Heat pumps of that vintage are complex, with parts hard to find... when a system sticks in cooling mode and will not go into heat mode it can be something as simple as a bad coil on the 4 way reversing valve (cost to replace $25-- $350) ... or a mechanically stuck reversing valve, cost to repair $600- $800.

It can also be problems with some of the other components generally costing $500 or so because of the diagnostics involved.... a heat pump that old is past due for most of its major components to fail... think twice about spending any money on it... it is worth a service call to diagnose however.

Those old heat pumps are 50 to 60% less efficient than the average modern heat pump... it could easily pay for itself within 4 or 5 years on energy savings.

Let me know what your annual utility bills are per year and I can assess that for you,

___________

You can save money on heating by using mattress warmers between the inner springs and box springs of the mattresses, and setting the thermostats 5 or 10 degrees cooler at night.

Look this information over, let me know what you think... we can go from there until you have all of the information you need. There are no time limits.

I will be in for another hour or two tonight, then back in the morning, west coast USA time.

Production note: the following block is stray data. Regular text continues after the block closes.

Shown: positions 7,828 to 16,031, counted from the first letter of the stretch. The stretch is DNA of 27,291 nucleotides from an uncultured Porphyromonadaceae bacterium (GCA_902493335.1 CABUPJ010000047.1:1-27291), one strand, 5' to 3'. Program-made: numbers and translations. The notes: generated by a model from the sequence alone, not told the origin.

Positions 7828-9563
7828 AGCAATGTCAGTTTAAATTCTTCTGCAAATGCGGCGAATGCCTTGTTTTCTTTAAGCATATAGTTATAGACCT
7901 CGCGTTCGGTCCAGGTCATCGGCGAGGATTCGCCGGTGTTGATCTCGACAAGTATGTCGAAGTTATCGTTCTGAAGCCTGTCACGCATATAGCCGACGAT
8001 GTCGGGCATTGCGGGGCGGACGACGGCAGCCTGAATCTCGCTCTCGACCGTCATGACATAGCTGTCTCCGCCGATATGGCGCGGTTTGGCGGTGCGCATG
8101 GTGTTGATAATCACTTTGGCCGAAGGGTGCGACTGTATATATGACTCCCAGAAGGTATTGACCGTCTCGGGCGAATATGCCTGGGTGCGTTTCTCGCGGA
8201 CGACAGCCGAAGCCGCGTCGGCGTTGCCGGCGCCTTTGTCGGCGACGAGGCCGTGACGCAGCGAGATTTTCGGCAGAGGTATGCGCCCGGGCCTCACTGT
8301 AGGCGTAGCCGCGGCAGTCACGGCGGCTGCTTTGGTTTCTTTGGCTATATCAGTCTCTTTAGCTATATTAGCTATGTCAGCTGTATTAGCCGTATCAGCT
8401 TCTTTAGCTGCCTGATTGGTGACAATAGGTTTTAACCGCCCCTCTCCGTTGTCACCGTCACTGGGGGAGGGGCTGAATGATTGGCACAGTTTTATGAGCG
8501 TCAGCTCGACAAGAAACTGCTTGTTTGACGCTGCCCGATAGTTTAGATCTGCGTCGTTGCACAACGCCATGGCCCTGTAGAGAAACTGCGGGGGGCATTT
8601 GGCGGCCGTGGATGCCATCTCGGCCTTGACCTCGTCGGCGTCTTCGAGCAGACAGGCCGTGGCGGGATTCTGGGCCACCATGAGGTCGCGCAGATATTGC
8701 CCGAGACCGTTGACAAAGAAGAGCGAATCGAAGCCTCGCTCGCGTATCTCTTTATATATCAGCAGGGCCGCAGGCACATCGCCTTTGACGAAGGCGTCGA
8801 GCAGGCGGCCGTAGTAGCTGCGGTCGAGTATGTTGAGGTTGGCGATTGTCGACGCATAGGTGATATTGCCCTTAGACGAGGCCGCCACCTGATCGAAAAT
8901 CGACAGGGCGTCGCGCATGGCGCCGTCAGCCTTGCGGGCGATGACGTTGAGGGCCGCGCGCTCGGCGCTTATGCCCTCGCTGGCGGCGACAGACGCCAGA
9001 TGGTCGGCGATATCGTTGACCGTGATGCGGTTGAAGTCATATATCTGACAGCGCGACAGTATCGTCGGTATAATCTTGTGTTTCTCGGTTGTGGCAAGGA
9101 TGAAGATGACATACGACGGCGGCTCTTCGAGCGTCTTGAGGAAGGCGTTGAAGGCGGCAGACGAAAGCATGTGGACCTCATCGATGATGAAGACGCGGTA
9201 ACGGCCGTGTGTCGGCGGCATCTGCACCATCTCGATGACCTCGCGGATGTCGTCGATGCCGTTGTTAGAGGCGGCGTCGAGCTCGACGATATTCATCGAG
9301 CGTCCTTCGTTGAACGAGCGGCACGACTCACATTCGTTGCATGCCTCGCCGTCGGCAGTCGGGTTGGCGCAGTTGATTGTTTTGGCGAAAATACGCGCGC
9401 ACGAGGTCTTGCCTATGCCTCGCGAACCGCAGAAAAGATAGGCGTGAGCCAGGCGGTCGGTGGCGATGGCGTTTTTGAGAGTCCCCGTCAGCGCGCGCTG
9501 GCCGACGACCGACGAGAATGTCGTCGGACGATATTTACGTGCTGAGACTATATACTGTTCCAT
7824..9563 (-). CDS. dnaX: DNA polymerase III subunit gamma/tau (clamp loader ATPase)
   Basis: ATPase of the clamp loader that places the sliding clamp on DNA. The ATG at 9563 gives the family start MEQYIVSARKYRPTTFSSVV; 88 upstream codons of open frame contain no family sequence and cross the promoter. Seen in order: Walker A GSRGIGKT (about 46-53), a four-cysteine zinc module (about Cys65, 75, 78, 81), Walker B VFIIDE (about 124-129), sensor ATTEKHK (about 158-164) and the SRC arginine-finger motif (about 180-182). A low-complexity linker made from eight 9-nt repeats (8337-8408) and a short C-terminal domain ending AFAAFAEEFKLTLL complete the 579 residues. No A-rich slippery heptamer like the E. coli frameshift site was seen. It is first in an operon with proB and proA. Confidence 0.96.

Phil

Phil, Mechanical Engineer
Category: HVAC
Satisfied Customers: 5752
Experience: Retired HVAC/ Electrical & Boiler contractor. Industrial
Phil and 3 other HVAC Specialists are ready to help you
Customer: replied 1 year ago.
Thanks PhilThis service is better than I thought, so far. I am retired Electrical Engineer, with 30 years in Industrial process controls and power generation so may suggest they add a category to suit that type of background.Do you think changing the valve is a DIY job? I guess the system may need and recharging, degassing (which would rule me out as I don't have other than normal tools) .Or, are there usually isolation valves each side of the main valve, as there would be in a large scale system like a power plant or or refinery?.RegardsGeoff
Customer: replied 1 year ago.

Hi Phil, you may have missed my questions in the below, perhaps due to my verbose writing syle. cheers, Geoff



Thanks PhilThis service is better than I thought, so far. I am retired Electrical Engineer, with 30 years in Industrial process controls and power generation so may suggest they add a category to suit that type of background.Do you think changing the valve is a DIY job? I guess the system may need and recharging, degassing (which would rule me out as I don't have other than normal tools) .Or, are there usually isolation valves each side of the main valve, as there would be in a large scale system like a power plant or or refinery?.Regards, Geoff